Jane smiled a thoughtful smile as she walked. Both women knew how important that particular job of Anette’s was.
Jane thought for a while before answering. The walk made the tone of the meeting relaxed and friendly. That’s why Anette chose it. But Jane also knew of the serious undertones regarding these meetings, the necessary undertones to ensure a successful and healthy company. Anette was balancing the roles of friend and business colleague here, and Jane needed to take a few moments to readjust herself.
“From a business standpoint, things seem to be going really well. You were at the meeting where we discussed the slump in the last quarter and what we can do to stop it happening again. I guess my main concerns are those – that they actually get accomplished and don’t just fall by the wayside.”
“I understand. But that’s being worked on. What I want to know is how you are, and whether or not there’s anything I can do to help amend any issues you’re having.”
Jane looked at Anette. There was no way around this conversation and she knew it.
“I’m not sure. Everything seems to be going well at the company. We’re operating smoothly and we’re making all the right decisions moving forward.”
“Yeah, I don’t know. Things are going really well.”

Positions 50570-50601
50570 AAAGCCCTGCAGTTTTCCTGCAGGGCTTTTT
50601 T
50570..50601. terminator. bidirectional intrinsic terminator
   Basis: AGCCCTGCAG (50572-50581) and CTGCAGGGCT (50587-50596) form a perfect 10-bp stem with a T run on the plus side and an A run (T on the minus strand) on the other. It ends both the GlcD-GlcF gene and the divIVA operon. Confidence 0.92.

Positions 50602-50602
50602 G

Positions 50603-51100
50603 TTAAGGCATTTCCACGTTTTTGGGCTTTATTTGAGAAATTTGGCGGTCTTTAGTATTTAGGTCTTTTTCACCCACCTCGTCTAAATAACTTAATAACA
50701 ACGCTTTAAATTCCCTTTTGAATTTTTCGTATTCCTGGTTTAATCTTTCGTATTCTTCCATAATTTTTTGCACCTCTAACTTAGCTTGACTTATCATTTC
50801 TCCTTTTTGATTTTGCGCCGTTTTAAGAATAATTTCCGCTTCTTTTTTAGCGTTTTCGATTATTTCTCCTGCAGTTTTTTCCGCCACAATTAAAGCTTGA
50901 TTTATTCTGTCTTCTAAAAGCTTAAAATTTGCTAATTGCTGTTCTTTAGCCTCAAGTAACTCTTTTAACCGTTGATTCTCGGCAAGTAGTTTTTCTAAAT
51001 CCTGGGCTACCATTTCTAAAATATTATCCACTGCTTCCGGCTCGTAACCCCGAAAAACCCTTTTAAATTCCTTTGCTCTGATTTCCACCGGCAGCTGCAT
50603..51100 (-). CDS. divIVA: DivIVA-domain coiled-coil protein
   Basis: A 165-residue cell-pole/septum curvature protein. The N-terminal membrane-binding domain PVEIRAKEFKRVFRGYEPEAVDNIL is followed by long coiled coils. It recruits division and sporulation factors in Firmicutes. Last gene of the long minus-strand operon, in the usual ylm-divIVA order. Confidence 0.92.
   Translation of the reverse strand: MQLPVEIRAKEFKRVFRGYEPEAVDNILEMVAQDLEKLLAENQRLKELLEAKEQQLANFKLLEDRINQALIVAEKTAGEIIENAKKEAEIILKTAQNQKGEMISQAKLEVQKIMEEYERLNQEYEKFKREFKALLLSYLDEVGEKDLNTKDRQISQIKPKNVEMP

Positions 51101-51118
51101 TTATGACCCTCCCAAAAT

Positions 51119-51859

“But I don’t know.”
“Fine. If there is something, which you clearly think there is, it’s that I’ve just not really been with it as of late. I guess I’ve just felt scrambled. Do you know what I mean? Things have been so busy that I haven’t been able to gain control of any of my thoughts. I mean, don’t get me wrong, things are going really well at work and as far as kinks in the system go I can’t really think of anything. Oh, we do need to bring in an investment analyst to go over some of our new investments coming up to make sure things are still kosher. I liked the person who did it last time. They did a fantastic job. And it couldn’t hurt to get another analyst to look over some of our investments last quarter that didn’t do too well. I know Mark was compiling a list. But don’t get the same person to do both, we need a different one. We need to check there wasn’t anything specifically wrong with last quarters loses outside, well you know, outside the fact that sometimes we lose money. I didn’t see anything, but it’s good to get a pair of outside eyes on these things. And we’re going to need to go over…”
Jane went quiet again. There is something definitely wrong here, Anette thought. She’d seen it for a while. The trouble was even Jane didn’t know what was wrong. She was just not with it. Scrambled was the only way to describe it.
“Are you still doing those breathing exercises before getting to your office? Remember why I told you to do those.”
“Yes. Not every day, but yes.”
“You need to do these things every day. It’s things like that, routines, that keep us grounded and able to cope with an incredible workload like the one you take on leading this company. When was the last time you had a day off?”
Jane laughed. “Because I can do that.”
“I’m serious. Even on weekends when you aren’t supposed to work, you do. I know you do. You’ve cancelled archery on me these last two weeks. I know how much you enjoy doing that. You need to get out of work. When was the last time you read a book?”